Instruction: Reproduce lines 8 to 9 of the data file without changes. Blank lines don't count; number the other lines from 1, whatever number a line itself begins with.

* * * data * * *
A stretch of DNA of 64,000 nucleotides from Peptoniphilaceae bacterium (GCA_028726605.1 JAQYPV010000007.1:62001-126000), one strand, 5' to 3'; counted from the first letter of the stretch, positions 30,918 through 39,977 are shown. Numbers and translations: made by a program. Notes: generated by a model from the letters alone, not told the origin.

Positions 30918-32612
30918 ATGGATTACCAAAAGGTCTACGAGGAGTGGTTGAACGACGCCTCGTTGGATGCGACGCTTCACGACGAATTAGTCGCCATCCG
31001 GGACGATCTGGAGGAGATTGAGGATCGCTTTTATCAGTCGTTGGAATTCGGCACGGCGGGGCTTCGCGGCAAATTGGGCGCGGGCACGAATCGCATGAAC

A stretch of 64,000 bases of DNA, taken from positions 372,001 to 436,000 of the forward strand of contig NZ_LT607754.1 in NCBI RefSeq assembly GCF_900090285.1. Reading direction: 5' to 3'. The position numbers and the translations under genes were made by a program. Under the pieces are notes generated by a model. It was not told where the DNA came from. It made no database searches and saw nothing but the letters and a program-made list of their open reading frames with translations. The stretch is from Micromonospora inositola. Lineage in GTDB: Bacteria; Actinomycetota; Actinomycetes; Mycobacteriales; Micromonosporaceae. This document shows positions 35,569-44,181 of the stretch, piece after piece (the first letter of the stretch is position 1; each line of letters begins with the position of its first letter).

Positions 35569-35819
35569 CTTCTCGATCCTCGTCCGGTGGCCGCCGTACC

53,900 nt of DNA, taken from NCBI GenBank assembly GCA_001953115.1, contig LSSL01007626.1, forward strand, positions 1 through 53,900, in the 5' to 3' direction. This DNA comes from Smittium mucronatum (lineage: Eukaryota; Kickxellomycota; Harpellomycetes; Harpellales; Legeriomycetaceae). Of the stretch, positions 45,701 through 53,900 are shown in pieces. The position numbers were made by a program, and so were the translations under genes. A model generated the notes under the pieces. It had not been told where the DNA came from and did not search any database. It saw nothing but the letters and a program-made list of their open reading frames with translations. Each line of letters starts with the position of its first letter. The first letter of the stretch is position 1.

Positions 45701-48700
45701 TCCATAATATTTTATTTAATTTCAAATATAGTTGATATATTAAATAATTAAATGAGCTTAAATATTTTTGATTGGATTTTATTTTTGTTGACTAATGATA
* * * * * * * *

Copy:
53,900 nt of DNA, taken from NCBI GenBank assembly GCA_001953115.1, contig LSSL01007626.1, forward strand, positions 1 through 53,900, in the 5' to 3' direction. This DNA comes from Smittium mucronatum (lineage: Eukaryota; Kickxellomycota; Harpellomycetes; Harpellales; Legeriomycetaceae). Of the stretch, positions 45,701 through 53,900 are shown in pieces. The position numbers were made by a program, and so were the translations under genes. A model generated the notes under the pieces. It had not been told where the DNA came from and did not search any database. It saw nothing but the letters and a program-made list of their open reading frames with translations. Each line of letters starts with the position of its first letter. The first letter of the stretch is position 1.

Positions 45701-48700